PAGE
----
Although, the Road March is still to be officially declared, there is little doubt that it is a sure bet for the title and prize of a car from the competition’s sponsor Vibe CT 105FM.

“Palance” enjoyed a heavy rotation from the start of the Parade of the Bands at the Queen’s Park Savannah in Port-of-Spain at about 8.20 am when the large band Harts crossed the stage with their presentation “50”.

Since then, for every successive band, the DJs on music trucks played “Palance”, mostly alternating between the original version and the “road mix” made to be played especially for Carnival Monday and Tuesday.

The song echoed across the country to other main Carnival venues, such as Arima, Chaguanas, San Fernando and Tobago where it was undoubtedly the people’s song with its energetic melody, catchy refrain and accompanying dance as masqueraders swayed in a spontaneous choreography.

It’s the first time since Nigel and Marvin Lewis’ Road March “Movin” in 1996, whose instructions to move “left, right, down south and up north” were obediently followed by revellers, that a song has had a similar unrehearsed effect.

Masqueraders enjoyed every moment and took every opportunity to lean and stagger from left to right when the chorus of “Palance” was heard. One DJ on a music truck playing for Tribe masqueraders, took the opportunity to involve spectators in the revelry by encouraging those in the stands at the Savannah to stand and do the dance as well.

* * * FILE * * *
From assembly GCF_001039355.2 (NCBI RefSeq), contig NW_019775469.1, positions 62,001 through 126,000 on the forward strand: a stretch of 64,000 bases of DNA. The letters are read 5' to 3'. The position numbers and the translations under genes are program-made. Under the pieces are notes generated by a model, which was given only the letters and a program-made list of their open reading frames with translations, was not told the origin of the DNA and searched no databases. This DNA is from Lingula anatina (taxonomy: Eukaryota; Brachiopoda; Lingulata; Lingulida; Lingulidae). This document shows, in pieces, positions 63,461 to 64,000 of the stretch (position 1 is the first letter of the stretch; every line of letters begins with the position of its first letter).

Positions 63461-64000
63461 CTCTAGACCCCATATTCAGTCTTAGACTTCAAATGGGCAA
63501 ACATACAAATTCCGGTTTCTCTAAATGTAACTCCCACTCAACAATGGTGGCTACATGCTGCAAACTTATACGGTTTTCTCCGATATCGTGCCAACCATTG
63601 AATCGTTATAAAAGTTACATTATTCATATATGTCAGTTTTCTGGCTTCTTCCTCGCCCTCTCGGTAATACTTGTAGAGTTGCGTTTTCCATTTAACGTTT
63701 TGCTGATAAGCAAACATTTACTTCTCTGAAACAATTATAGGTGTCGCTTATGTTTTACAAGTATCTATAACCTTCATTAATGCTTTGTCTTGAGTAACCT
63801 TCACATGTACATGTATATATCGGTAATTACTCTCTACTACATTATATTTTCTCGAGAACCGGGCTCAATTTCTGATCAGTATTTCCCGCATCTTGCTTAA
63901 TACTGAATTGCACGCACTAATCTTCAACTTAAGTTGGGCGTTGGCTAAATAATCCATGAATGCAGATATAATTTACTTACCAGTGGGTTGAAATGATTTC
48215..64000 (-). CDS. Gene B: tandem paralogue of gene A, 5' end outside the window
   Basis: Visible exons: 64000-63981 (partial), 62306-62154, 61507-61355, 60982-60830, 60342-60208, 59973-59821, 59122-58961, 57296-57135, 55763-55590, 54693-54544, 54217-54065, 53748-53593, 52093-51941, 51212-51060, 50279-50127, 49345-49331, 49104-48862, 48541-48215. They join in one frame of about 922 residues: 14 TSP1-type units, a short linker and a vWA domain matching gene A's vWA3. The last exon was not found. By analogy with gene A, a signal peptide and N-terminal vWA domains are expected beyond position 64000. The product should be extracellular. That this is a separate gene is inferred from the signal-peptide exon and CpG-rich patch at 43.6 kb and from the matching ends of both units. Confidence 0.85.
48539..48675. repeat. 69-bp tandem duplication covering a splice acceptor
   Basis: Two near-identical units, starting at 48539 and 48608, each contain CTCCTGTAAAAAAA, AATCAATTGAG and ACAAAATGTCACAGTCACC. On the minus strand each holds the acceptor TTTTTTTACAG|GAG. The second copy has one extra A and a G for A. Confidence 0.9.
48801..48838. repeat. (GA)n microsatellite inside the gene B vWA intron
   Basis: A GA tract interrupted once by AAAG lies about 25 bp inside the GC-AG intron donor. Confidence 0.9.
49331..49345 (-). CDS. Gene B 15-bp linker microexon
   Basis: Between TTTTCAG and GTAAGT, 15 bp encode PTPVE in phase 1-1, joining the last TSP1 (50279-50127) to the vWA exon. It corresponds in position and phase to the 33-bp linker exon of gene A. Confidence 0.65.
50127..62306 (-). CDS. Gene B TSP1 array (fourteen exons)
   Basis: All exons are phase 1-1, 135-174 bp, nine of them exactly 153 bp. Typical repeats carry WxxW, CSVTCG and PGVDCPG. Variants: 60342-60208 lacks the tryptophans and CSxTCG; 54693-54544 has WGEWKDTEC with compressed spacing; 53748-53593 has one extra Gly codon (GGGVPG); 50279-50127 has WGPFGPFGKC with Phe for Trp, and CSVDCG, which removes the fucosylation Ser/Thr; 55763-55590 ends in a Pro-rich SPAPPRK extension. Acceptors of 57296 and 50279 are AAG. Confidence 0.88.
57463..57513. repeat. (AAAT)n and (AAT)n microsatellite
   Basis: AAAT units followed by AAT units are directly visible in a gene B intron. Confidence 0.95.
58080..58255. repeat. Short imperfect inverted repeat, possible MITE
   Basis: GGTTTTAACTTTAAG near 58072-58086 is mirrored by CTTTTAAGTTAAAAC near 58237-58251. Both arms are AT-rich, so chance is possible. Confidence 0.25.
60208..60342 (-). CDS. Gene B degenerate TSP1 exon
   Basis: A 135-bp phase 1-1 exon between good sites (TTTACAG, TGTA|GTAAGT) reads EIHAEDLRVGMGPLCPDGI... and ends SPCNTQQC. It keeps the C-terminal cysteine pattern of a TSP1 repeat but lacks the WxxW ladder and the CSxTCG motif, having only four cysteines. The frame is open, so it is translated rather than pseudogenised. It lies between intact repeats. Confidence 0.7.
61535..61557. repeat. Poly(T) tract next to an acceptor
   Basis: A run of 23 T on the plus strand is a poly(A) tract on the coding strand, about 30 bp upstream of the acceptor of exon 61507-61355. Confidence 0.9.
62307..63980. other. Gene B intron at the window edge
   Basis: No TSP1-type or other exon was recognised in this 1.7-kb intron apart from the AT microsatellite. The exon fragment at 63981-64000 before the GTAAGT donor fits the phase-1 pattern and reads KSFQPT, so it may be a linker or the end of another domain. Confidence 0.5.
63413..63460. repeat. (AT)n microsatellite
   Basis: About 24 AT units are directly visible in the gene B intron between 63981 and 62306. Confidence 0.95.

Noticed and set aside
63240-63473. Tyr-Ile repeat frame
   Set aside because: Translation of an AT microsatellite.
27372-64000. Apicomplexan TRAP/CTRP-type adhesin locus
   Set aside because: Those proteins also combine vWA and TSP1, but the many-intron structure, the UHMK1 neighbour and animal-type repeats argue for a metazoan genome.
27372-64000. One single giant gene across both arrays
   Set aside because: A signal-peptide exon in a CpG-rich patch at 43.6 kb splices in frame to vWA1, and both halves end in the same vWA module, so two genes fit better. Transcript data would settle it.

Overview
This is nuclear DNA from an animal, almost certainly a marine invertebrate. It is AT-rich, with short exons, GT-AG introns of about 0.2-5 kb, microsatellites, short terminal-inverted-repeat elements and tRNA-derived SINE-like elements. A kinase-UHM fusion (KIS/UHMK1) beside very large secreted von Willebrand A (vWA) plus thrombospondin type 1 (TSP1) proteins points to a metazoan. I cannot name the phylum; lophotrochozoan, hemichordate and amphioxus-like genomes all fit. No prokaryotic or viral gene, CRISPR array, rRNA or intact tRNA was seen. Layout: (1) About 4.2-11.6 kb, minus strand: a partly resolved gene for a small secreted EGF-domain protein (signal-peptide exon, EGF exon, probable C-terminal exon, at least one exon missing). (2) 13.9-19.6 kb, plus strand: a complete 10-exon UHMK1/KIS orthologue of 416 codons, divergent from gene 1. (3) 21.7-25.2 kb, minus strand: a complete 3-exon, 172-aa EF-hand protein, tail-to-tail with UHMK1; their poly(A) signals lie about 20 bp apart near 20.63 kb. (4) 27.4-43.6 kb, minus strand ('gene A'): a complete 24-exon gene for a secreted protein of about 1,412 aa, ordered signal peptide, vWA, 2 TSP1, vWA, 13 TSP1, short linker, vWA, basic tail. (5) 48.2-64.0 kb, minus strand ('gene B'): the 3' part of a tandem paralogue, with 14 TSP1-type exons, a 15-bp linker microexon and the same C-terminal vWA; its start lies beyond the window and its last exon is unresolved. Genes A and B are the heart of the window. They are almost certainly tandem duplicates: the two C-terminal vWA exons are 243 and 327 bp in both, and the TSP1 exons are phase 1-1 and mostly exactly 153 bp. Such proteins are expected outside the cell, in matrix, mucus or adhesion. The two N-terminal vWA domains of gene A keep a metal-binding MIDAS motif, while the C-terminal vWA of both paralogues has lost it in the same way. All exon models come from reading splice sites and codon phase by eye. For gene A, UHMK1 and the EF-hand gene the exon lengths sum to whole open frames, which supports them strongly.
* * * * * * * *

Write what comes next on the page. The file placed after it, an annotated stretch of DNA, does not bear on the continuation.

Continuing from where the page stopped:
At Adam’s Smith Square, it was clear that “Palance” was the runaway favourite for masqueraders.

When the Belmont Jewels arrived at the square with their 2010 offering Pirates and Plunderers, one band member became visibly upset when the DJ stopped playing “Palance” in favour of another song. As he gesticulated to the DJ, urging him to play “Palance”, another band member tried to calm him down.

Even the steelbands got into the act with Sagicor Exodus playing “Palance” as they rolled past the square on their way to downtown Port-of-Spain.

At High Street, San Fernando, masqueraders, almost on cue, leaned from side to side, whenever Palance played. A few contrasting melodies floated through the overpowering refrain of “Palance”, such as Groovy Soca Monarch finalist Rikki Jai’s chutney soca hit “Barman”.

Several traditional bands chose to go with songs to reflect their portrayals such as Belmont Jewels which played three-time Road March winner Christopher “Tambu” Herbert’s hits, such as “Play Mr DJ”, a song of a much slower tempo than the frenetic “Palaaance, Palaaance” chorus.

The late Road March king Lord Kitchener’s “Sugar Bum Bum” also enjoyed moderate air-play. So too did, “Wining on anything” by Buffy, Fay Ann’s “True Lies”, Destra Garcia and Machel Montano’s previous hit “It’s Carnival” and Shurwayne Winchester’s former Road March “Dead or Alive”. The popularity of “Palance” surged over the Carnival season as the song has been used in several commercials, the most high-profile of which is the humorous KFC ad, featured the heads of JW (Jason Williams) and Blaze (Ancil Isaac Jr), who are also radio and television personalities, in cartoon-styled characters.



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